Rectification/Mitigation Insurance for Carriers
We Help Carriers Understand Contractors
As former contractors, we have produced the claim elements that the contractor will produce, including:
- Means and methods / work plan development
- Estimate generation and contingency planning
- Project billing cycle and cash flow management
- Labor resourcing and utilization
- Payment applications and support
FAQS by Insurance Companies
Simple - collaboration and overcommunication with your Insured. Set expectations carefully, coach your Insured to meet those expectations, and establish trust through transparency.
Build a robust process, relying on sophisticated templates, clear instructions, and organization. When the insured’s information is received according to the suggested organizational structure, the instructions are followed and the templates are used, no time is lost in “getting on the same page” during a submission.
Begin with clear communication as soon as possible, preferably before costs have been incurred by the Insured. Set the framework for a successful claim by coaching your insured in the types of costs that are not covered by the policy. This will allow for an upfront expectation and transparent discussion should costs need to be denied.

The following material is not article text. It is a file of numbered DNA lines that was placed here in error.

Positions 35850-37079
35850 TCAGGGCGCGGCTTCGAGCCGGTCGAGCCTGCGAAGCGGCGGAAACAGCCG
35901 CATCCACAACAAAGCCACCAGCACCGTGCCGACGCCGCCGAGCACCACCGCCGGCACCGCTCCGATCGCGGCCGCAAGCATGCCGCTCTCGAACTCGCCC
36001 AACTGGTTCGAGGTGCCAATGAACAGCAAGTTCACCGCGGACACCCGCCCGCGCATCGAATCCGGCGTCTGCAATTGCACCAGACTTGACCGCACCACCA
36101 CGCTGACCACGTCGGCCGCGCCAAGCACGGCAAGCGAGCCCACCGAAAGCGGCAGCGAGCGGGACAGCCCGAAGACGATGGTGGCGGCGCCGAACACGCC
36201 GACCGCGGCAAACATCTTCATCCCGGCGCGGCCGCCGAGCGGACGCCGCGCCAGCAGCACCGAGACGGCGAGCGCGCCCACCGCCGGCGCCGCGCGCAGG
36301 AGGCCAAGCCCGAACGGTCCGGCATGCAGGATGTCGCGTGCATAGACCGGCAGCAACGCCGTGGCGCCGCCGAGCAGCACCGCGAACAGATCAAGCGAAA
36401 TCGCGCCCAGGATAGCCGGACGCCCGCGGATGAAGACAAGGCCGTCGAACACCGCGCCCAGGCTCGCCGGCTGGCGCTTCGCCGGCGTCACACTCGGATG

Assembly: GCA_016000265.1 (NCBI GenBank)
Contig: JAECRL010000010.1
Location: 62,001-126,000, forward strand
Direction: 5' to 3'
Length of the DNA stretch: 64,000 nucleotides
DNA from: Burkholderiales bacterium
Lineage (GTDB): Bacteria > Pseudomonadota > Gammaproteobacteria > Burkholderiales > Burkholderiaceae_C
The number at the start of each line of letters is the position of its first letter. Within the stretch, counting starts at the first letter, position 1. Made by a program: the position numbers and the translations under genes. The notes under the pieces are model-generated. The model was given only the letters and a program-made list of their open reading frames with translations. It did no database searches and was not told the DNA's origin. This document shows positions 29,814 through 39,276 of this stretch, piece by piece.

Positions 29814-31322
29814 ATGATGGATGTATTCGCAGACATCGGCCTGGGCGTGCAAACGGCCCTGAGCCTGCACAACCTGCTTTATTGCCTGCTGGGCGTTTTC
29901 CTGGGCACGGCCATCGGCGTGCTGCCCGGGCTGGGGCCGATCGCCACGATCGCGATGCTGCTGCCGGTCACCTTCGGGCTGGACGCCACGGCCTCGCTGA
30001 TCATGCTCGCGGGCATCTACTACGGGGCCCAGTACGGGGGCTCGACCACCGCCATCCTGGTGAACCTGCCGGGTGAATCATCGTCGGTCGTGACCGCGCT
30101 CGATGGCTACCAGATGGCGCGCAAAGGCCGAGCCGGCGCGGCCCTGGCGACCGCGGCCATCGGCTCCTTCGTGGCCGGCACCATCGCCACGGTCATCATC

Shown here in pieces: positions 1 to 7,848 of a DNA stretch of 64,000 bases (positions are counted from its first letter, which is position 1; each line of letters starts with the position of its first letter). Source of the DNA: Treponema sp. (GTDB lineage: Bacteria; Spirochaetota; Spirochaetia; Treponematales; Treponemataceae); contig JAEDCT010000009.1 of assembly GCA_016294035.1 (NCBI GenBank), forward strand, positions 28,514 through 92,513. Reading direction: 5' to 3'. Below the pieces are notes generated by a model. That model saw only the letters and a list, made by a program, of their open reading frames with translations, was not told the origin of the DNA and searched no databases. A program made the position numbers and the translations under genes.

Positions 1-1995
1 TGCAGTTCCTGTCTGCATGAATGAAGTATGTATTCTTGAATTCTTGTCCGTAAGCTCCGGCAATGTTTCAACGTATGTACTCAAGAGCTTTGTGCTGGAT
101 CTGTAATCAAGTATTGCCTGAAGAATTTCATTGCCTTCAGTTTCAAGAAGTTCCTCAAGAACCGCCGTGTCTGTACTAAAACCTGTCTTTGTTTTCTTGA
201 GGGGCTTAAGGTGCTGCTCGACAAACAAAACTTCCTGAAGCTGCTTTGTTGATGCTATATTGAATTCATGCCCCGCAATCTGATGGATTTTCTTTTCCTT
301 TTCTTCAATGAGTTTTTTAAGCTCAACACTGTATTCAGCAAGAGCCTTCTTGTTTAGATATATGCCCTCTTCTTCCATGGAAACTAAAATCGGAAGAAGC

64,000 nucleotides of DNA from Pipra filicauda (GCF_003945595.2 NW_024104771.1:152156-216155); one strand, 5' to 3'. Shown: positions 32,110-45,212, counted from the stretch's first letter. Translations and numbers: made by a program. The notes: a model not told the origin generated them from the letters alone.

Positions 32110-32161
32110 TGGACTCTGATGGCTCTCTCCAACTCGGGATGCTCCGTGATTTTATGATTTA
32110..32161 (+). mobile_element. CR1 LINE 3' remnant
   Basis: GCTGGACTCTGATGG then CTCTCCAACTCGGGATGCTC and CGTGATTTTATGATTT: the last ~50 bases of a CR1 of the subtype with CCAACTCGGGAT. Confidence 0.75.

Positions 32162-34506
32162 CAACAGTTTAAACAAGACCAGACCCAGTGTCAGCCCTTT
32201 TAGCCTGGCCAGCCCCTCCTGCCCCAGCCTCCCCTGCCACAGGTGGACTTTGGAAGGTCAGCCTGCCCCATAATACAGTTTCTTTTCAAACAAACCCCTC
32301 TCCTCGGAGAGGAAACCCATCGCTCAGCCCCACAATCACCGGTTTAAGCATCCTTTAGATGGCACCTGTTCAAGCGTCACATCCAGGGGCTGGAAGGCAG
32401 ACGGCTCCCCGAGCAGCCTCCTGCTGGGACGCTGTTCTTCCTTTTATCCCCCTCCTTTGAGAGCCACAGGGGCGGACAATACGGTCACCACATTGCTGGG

Clearly identify what types of costs are not reimbursable, communicate that up front (pre-submission) to the Insured, develop a process for screening out those costs as the submission review is conducted, and clearly communicate those segregated costs back to the insured.
Communicate as early as possible with your Insured in the rectification effort, asking lots of questions around what needs to be corrected, why, and who is required to complete those efforts. Require the Insured to develop and show a defined work plan or rectification/mitigation approach before work is commenced, as often as possible. This can be challenging for a contractor that is in a reactionary or recovery kind of mindset. But having a defined scope, even if it includes assumptions for unknowns, allows a finer point to be used in defining the costs for that scope.